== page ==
Dec. 21, 2016
The rise of complex algorithms and machine learning plays an outsized role in the public imagination. Just last week, the New York Times Magazine published a long cover story on Google Translate’s (machine-learning-based) leaps forward. We are all watching with great interest as driverless cars take to the streets. And commentators increasingly focus on the possibility that machine learning will displace a significant number of jobs as it becomes embedded in sectors across the economy.
Up to now, the conversation about job displacement has been separate from another important technology-related discussion: the role of government investment in technological innovation. But the future of the social safety net may depend on bringing these two conversations together.
As we contemplate the potential necessity of a much more robust social safety net—a necessity brought on by technological change — we should also be talking about whether we, the taxpayers, are getting a reasonable return on our tech investment tax dollars. This connection is crucial, given that the extent to which technology displaces jobs will probably be closely tied to the extent to which government technology investments bear economic fruit. And retaining an equity stake in the technology we develop could mitigate the need to raise taxes—imperfect means of recapturing value that they are, with any number of loopholes and other limitations—on machine-learning-based profits after the fact.
The Possibility of Significant Job Displacement
We don’t yet know whether machine learning will fundamentally change the demand for labor. Some argue that the economy will adjust to technological change just like it has for 200 years, and jobs (or the demand for work) will be created at something approximating the rate at which they are displaced. Those making this case sometimes point to the fact that we would expect to see productivity increase at a higher rate than it has if we were heading for significant displacement.
Others argue that we are approaching an inflection point when the economic relevance of technologies related to machine learning will take off and, given the pace of the coming change, the labor market will not be able to adapt, at least not in a timely way. The seemingly constant arrival more quickly than expected of machine-learning milestones might bolster this argument.
In Either Case, Better to Be Safe Than Sorry
But even if it’s not yet clear which scenario is more likely, the possibility of unprecedented job displacement makes the notion that we will need a more robust social safety net in the not-too-distant future worth thinking about. Some, like Andy Stern in his recent book, Raising the Floor, have argued that this social safety net should take the form of a universal basic income (UBI) (another topic of the moment). While that may or may not be the answer, the amount of money required for a UBI does serve as a wake-up call: whatever the makeup of the safety net in a high-job-displacement scenario, it will not be cheap. We need to be thinking about how we would fund it, and that brings us back to a reasonable return on our collective tech investment.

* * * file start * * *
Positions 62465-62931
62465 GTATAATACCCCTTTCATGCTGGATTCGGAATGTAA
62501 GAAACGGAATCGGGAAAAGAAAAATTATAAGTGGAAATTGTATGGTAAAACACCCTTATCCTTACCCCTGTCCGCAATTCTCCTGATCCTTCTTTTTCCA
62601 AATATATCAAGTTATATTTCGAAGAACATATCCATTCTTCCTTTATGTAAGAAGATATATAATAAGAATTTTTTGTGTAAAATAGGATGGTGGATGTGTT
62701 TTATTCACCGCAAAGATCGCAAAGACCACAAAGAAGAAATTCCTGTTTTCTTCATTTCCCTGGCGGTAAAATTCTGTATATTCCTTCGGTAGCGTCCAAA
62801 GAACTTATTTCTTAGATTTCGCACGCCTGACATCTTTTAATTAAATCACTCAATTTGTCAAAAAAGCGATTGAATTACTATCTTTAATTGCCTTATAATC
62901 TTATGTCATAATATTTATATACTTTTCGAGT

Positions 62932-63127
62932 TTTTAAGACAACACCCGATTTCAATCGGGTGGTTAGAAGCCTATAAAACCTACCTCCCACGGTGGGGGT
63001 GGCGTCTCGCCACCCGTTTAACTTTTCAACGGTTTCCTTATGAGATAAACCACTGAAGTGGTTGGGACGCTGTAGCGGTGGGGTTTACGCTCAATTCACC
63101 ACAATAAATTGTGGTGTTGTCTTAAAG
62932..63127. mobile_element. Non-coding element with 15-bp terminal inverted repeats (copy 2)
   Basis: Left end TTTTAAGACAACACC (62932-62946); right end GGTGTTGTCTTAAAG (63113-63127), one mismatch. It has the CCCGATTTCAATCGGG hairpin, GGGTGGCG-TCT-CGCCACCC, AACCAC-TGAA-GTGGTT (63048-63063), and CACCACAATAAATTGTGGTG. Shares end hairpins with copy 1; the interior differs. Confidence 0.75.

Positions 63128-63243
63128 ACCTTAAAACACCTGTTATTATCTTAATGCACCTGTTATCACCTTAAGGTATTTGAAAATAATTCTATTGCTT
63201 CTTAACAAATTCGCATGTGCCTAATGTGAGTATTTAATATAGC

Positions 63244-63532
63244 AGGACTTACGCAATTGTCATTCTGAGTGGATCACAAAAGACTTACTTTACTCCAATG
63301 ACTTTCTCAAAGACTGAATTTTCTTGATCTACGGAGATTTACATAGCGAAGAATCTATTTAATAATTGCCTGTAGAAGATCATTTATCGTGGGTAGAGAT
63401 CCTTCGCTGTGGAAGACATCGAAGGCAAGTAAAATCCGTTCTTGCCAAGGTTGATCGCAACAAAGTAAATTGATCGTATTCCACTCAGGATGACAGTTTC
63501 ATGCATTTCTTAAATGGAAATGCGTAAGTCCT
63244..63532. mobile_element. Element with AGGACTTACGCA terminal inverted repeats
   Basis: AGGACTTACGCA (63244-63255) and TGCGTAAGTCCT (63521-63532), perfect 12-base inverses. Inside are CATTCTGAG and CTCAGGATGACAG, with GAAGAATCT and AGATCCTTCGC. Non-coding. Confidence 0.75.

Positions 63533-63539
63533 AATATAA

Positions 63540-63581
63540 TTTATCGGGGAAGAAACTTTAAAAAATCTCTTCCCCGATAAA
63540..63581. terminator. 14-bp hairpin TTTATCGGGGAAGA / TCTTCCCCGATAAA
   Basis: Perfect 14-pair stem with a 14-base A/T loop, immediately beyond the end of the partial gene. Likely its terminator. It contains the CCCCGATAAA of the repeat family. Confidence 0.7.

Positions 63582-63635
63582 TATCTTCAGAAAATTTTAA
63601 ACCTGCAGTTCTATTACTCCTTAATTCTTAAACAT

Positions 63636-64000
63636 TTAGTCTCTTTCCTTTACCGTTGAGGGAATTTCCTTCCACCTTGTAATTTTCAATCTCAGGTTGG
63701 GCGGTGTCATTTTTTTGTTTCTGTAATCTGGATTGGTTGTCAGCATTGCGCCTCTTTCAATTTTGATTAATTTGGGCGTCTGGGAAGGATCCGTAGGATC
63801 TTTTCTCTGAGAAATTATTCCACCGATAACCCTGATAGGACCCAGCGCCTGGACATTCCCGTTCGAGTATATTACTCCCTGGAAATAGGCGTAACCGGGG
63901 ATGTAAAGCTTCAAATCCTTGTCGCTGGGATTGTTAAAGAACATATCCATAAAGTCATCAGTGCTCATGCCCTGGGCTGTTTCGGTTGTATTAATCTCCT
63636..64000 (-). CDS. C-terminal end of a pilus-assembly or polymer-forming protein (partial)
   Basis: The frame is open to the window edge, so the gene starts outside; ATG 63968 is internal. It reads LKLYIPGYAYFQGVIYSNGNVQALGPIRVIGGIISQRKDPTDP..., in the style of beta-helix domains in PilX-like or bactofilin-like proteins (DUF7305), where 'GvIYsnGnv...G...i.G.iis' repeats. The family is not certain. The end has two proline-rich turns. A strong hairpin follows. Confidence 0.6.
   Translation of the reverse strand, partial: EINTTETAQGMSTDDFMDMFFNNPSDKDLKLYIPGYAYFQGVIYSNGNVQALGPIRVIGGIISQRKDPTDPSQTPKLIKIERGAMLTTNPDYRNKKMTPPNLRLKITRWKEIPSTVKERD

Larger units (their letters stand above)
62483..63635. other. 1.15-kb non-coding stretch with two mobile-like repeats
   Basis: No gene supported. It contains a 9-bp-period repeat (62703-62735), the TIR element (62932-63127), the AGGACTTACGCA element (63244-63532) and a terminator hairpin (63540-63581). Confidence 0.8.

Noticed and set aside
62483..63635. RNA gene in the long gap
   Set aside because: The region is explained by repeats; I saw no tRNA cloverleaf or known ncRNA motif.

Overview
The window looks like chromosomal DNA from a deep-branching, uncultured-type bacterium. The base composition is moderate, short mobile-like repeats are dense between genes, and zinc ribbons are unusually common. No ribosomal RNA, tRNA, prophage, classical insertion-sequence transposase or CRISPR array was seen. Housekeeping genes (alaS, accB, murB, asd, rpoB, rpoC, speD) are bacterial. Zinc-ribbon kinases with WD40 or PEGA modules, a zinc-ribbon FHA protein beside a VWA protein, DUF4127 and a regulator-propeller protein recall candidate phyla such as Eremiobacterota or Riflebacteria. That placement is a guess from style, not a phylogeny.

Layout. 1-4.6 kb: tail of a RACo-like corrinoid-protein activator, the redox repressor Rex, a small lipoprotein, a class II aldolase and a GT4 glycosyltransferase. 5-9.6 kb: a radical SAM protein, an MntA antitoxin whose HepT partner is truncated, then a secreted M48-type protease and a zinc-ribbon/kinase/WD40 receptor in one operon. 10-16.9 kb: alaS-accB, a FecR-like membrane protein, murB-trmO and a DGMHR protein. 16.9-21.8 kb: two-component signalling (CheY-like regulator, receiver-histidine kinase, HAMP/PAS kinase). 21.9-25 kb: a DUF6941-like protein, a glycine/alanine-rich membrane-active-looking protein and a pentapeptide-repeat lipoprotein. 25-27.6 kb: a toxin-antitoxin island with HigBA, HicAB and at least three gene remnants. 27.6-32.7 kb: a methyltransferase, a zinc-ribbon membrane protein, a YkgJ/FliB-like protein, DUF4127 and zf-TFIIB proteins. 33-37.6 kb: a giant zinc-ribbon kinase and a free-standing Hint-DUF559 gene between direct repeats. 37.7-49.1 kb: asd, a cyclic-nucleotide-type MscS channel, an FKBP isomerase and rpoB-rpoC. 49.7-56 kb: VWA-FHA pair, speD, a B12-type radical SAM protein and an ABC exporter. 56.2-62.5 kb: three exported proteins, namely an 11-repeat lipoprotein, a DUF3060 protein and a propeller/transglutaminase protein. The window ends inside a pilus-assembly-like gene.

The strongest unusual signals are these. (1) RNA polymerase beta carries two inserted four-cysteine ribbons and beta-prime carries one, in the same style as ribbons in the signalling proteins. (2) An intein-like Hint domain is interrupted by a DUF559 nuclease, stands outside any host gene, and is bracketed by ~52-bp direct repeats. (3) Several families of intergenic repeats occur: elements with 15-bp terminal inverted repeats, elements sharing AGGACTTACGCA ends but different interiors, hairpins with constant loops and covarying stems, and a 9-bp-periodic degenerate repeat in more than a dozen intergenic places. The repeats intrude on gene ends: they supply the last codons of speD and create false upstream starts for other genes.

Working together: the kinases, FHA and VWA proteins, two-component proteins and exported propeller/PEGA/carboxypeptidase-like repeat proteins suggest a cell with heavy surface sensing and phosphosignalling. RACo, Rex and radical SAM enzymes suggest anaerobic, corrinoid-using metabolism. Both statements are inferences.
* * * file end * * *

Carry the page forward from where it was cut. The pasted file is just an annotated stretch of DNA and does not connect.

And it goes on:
Mariana Mazzucato has written extensively about the role of government investment in technological innovation. And it’s enormous, at nearly all stages of development. As Time’s piece on Mazzucato’s recent book, The Entrepreneurial State, pointed out: “The parts of the smart phone that make it smart — GPS, touch screens, the Internet — were advanced by the Defense Department. Tesla’s battery technologies and solar panels came out of a grant from the U.S. Department of Energy.”
The government invests in research and development for many reasons. National security. Public health. Energy needs. Space exploration. Economic growth. Most would agree that these are important investments in our collective success. But should we be getting more in return than we currently do, particularly when that same technology may be the cause of strains on the social safety net?
The government’s tech investments have generally taken the form of in-house research, grants, or long-term committed financing through loans. Mazzucato has suggested that the government should consider retaining a financial stake in these investments for the purpose of creating ongoing funds for continued research. That may well be a wise use of the return on our public tech investments. However, the potential for significant job displacement presents a different (though not mutually exclusive) reason to take a hard look at retaining a financial interest in our tech investments, and to actively explore the best ways to structure such an equity interest.
It is time for us, as a nation, to think about keeping an economic interest in the technology we develop, so that everyone who pays into the initial investment can own a stake in technological progress. If machine learning does displace work at significant levels, it will coincide with a widespread adoption of technology in which the government was a “seed round” investor. And if we act quickly enough, the payoff from that technology can play a major role in funding the next generation’s social safety net, whatever form it may take.
Note: The views expressed here are those of the author and not of the United States government.